CLLCTIVLY and our partners recognize that COVID-19 and the necessary public health measures to address it will affect our community in many ways – in the weeks ahead and the months to come.
Along with the life-threatening implications, it will disrupt the normal operations of everyone in our community. Black-led organizations on the frontline are essential to the wellbeing of our community. As these organizations respond, they may become financially vulnerable themselves as they scramble to cover the cost of expanding their services or suspend programs and events that generate revenue.
According to a recent report on the racial wealth divide in Baltimore, 32 percent of Black Baltimore have zero household net worth and 67 percent could not survive more than three months in the absence of income.
As noted in The Case for Funding Black-led Social Change, there has been a long pattern of philanthropic neglect and under-investment in the infrastructure of Black institutions. Black-led organizations are often expected to do more with less. As the weeks go on, the hardship on individuals and families will intensify. Many already on the financial edge may be pushed into crisis. The demand for emergency services, food, rent, utility, and childcare assistance as well as mental health services is anticipated. This is when we will need our organizations the most.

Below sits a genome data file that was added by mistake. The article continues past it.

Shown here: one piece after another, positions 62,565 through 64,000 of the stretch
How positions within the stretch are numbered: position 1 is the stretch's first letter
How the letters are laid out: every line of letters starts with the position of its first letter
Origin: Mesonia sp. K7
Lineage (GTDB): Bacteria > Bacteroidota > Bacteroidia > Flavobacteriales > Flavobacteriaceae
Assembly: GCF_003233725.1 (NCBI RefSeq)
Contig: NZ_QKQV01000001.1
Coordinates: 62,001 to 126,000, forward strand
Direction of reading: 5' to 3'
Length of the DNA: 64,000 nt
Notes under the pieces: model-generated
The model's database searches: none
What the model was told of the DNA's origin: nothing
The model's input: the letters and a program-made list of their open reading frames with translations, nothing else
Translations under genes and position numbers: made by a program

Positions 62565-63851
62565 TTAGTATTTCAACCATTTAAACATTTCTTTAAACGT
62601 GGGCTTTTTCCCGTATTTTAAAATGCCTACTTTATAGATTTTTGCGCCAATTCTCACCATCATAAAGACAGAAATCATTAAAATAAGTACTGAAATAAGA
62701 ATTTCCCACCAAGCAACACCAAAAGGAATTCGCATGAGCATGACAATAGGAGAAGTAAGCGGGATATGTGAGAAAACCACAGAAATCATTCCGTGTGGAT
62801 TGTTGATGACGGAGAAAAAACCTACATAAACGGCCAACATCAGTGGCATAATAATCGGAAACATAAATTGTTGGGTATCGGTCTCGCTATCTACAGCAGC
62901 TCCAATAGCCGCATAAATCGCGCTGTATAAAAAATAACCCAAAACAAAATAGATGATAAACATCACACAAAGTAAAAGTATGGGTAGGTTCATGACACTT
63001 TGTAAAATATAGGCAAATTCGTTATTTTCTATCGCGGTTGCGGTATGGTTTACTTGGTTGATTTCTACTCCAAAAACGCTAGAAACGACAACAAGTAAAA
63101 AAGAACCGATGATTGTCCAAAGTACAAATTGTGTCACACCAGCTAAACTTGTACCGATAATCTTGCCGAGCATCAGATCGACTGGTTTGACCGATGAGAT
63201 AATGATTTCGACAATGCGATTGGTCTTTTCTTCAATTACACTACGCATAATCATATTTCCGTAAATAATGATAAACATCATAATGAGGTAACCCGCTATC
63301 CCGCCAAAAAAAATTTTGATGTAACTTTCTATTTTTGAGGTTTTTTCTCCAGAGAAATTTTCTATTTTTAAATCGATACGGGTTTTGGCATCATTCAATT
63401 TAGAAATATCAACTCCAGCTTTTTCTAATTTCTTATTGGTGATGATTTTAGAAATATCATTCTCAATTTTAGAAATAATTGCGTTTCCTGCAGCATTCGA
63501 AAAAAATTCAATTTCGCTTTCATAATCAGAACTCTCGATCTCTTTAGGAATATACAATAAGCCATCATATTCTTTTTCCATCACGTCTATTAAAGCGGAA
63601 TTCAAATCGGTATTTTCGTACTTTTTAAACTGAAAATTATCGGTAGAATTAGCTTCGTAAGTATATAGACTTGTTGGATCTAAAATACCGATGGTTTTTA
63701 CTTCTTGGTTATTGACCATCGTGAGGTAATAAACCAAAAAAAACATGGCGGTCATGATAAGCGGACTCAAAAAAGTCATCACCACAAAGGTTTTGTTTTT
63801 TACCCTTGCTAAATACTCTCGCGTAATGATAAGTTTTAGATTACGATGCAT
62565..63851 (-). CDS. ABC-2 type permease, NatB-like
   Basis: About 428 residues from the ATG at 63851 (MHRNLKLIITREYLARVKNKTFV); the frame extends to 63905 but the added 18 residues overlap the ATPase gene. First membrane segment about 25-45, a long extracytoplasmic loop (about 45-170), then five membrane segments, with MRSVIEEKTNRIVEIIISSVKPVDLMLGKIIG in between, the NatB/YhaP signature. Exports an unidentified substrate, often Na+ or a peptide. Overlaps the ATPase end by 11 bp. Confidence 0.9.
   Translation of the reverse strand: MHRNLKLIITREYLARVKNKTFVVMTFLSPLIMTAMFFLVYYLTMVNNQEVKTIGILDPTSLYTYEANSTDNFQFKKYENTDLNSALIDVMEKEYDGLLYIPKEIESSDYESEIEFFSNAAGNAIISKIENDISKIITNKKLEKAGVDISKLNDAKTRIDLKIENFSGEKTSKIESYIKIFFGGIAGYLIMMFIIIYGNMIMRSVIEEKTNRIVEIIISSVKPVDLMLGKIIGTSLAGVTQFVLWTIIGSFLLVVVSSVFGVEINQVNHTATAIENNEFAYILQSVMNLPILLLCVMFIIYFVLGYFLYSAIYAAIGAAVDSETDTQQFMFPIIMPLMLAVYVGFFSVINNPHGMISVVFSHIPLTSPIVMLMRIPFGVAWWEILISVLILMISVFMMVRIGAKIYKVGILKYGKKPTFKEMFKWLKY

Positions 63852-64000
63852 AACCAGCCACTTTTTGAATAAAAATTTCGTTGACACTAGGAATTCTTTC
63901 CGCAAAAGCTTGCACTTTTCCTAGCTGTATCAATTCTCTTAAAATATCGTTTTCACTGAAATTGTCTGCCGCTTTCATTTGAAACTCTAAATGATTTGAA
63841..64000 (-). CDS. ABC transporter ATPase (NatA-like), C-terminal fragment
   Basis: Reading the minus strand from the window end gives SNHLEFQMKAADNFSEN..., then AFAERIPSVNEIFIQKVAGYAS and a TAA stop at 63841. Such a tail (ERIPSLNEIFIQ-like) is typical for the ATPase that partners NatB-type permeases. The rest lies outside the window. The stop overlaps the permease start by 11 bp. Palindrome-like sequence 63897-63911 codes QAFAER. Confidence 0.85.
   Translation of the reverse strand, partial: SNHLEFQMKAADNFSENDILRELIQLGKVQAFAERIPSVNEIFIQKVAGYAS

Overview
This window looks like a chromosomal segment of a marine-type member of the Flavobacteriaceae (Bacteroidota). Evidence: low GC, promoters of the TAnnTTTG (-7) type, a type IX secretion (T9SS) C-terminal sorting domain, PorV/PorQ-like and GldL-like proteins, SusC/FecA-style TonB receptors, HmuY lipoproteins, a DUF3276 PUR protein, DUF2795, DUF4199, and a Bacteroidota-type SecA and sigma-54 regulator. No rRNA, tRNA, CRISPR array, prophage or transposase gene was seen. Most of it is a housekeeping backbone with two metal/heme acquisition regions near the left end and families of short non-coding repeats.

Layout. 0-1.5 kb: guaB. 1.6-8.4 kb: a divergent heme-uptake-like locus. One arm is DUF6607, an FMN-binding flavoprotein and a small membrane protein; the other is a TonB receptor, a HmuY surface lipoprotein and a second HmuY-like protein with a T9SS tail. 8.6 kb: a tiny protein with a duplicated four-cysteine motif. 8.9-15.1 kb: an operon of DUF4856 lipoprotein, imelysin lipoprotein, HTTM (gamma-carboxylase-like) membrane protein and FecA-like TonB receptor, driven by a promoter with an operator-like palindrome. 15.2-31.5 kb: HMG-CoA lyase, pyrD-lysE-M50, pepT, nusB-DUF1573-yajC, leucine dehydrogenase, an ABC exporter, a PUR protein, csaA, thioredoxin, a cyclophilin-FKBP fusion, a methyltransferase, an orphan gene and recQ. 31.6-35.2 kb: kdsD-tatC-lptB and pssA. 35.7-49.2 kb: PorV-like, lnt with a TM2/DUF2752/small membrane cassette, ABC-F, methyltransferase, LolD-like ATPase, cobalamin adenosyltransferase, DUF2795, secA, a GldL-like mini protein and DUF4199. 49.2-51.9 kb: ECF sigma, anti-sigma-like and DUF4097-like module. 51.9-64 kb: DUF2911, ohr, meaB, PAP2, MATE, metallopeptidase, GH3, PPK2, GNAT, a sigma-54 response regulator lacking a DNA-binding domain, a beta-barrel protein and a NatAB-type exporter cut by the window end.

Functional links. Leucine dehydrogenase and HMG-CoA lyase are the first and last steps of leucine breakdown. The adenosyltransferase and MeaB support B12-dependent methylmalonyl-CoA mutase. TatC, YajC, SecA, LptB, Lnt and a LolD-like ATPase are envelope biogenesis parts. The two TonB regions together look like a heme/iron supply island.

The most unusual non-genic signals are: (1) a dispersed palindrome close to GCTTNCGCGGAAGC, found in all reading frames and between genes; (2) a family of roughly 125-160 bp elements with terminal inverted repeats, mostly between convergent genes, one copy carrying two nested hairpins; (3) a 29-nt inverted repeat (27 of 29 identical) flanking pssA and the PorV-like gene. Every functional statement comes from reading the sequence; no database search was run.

Our community needs your support to ensure these organizations can help us through this time and in the future.
In the spirit of Ujima (Collective Work and Responsibility) now is the time for all of us to come together to support those in need and to contribute to the vitality and health of our community.
11 TV HILL: THE PODCAST
CLLCTIVLY – SUPPORTING BLACK-OWNED BUSINESS THROUGH COVID-19
WBAL-TV 11 – The pandemic appears to have a particular hold on the minority community both physically and financially. Jamye Wooten of the group CLLCTIVLY is working to help Baltimore’s black-owned businesses stay afloat as many struggle to find loans.